The Flaw Behind Facebook Graph Search
We had a class session today where we discussed SEO (Search Engine Optimization) and what is leading the charge for dominating your search results. Naturally, the conversation included the soon to be released Facebook Graph Search and how it will affect the way we look at reviews, search results, and our Facebook friends.
Graph Search is a new way to search Facebook’s massive amount of photos, people, and connections. It is important to note that this is not a web search, but instead is a reinvention of the Facebook search we’re all used to. In order to provide answers, Graph Search will essentially use an advanced tagging system, thereby allowing it to sort things like relationships, interests, and location to better refine search results.
Graph Search has been hailed by many to be a revitalization of search relevancy, and if I had to guess I’d say my professor would echo a similar sentiment to PC World:
Facebook’s Graph Search is the future of search…The hyper-personal search race has already been sparked and Facebook’s Graph Search ignites the revolution.”PC World
Quite frankly, I think Graph Search will be useful for finding people or photos, but when it comes it finding anything else it will fall miserably short. I do not believe Graph search can succeed because it relies on a tainted system: Likes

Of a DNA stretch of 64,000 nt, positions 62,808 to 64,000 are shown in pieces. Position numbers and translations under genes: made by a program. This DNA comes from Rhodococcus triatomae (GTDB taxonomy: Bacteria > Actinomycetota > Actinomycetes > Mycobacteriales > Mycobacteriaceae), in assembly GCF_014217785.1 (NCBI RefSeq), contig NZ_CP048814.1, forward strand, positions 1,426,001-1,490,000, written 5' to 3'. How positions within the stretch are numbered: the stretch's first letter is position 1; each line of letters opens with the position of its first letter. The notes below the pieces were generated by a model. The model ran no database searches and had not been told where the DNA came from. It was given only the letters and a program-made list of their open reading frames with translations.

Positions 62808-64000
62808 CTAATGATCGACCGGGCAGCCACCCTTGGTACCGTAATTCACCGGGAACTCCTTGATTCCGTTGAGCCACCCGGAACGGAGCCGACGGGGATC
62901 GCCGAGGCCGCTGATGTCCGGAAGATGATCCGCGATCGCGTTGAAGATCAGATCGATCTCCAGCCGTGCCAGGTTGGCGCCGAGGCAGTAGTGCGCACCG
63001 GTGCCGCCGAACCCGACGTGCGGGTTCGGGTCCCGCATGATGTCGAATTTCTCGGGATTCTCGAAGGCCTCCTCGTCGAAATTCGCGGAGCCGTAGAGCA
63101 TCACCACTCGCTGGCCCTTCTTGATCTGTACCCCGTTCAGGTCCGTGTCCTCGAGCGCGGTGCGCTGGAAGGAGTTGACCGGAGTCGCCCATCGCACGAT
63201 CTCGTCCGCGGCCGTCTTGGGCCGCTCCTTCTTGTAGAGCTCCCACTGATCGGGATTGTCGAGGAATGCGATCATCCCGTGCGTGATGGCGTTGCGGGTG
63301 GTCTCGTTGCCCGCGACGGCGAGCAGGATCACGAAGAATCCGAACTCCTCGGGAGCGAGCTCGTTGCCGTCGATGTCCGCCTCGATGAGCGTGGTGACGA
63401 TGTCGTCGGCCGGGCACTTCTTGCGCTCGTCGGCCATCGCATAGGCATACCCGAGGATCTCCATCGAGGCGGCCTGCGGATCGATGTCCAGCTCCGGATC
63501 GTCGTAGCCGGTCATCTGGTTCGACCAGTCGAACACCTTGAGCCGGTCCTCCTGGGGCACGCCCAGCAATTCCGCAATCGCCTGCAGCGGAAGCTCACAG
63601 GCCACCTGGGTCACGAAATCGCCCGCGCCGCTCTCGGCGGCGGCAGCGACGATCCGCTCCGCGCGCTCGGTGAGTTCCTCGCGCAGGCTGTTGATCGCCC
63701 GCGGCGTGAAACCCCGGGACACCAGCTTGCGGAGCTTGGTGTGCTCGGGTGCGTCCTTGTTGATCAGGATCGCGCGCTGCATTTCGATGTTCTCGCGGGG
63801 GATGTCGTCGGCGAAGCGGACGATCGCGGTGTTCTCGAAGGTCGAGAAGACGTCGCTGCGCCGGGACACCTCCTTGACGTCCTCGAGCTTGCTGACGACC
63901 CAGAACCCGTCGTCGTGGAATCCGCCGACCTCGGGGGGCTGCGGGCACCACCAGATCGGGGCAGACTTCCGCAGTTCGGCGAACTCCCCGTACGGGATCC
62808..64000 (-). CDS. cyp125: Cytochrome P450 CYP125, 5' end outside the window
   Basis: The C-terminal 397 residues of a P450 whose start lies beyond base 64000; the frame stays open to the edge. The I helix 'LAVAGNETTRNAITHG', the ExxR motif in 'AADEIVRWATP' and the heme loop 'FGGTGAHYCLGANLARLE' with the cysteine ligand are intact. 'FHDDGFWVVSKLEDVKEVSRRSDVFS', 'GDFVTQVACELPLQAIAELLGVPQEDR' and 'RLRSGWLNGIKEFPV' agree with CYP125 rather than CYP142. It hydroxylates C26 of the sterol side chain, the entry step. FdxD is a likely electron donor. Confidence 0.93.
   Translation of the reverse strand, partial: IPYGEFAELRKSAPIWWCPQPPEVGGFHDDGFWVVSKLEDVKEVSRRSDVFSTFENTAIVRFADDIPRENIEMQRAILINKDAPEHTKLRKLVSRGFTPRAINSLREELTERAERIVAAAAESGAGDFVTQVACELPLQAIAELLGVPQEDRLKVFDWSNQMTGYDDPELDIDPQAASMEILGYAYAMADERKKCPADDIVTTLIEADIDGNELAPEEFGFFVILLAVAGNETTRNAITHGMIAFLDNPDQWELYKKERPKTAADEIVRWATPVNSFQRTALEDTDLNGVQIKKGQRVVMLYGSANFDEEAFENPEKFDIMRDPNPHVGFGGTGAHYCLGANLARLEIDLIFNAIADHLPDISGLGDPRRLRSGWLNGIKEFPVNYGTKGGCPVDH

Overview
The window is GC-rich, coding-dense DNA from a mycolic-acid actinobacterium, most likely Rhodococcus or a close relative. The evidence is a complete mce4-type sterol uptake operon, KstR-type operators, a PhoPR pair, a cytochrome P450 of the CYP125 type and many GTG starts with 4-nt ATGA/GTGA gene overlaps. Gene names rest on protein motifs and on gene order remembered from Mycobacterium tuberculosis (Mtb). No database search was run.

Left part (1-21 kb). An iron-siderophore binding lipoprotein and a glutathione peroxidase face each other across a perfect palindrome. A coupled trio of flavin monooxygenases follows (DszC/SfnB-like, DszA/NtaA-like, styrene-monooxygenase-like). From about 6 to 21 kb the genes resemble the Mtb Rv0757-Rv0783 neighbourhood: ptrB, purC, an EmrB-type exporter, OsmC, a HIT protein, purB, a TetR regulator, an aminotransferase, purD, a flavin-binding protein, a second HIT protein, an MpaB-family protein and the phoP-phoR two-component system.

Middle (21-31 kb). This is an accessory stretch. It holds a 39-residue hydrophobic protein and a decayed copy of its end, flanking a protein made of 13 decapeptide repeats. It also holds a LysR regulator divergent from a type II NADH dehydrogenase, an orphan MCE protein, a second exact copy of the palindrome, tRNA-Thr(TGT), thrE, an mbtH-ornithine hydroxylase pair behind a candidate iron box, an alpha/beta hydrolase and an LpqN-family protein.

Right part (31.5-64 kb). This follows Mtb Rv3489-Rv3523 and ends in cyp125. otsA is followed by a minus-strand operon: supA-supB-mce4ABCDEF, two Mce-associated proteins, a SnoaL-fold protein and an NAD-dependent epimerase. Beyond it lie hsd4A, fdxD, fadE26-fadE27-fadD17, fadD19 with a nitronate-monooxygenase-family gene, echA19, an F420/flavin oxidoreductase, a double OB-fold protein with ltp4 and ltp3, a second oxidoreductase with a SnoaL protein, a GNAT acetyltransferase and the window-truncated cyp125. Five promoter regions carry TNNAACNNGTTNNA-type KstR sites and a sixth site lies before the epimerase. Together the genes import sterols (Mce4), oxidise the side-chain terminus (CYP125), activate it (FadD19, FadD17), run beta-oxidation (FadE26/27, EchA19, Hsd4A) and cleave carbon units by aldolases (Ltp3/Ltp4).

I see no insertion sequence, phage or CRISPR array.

There used to be a time when pages were run by fans who purely had an interest in a brand, restaurant, or movie. But that has long since changed. Like any organization, Facebook is dependent upon profit (Especially now that it is a publicly traded on the stock market). Facebook understood that by allowing brands to own their unique pages, they could work with them to drive fans to their pages and to increase ad revenue. In return for brands getting fans to like their pages, Facebook began incorporating these likes into the News Feed and into the sidebar ads. So brands began to run campaigns where users had to “like to enter” a contest. Contests and sweepstakes paid out to relatively few people and in return got millions of “fans” to like their page. This meant that every fan who liked it was a new source of advertising on their friends’ News Feeds.
This brings us back to today. Graph Search relies upon likes to help determine what suggestions to make when you search for “Mexican restaurants nearby that John likes.” How accurate of a result are you getting if John liked Taco Bell’s page because they offered him free tacos for clicking a button?
The missing factor is intent. How are we to know if John actually likes Taco Bell and thinks you should too, or if he thought free tacos was just a great deal? Intent is what makes user reviews on sites like Yelp trustworthy. The intent of Yelp is to provide reviews and recommendations of local establishments; not to draw in advertising revenue.
For Graph Search to be truly effective, it will take a change in attitude by Facebook users, and how easily do you expect that to happen?